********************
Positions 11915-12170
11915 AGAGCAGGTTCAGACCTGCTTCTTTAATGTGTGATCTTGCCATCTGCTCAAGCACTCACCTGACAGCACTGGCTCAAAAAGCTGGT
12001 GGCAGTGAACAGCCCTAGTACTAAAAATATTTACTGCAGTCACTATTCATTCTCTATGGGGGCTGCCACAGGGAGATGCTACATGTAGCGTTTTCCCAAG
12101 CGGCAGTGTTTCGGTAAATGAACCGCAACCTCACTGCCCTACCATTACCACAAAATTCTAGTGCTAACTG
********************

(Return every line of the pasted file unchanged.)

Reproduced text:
Positions 11915-12170
11915 AGAGCAGGTTCAGACCTGCTTCTTTAATGTGTGATCTTGCCATCTGCTCAAGCACTCACCTGACAGCACTGGCTCAAAAAGCTGGT
12001 GGCAGTGAACAGCCCTAGTACTAAAAATATTTACTGCAGTCACTATTCATTCTCTATGGGGGCTGCCACAGGGAGATGCTACATGTAGCGTTTTCCCAAG
12101 CGGCAGTGTTTCGGTAAATGAACCGCAACCTCACTGCCCTACCATTACCACAAAATTCTAGTGCTAACTG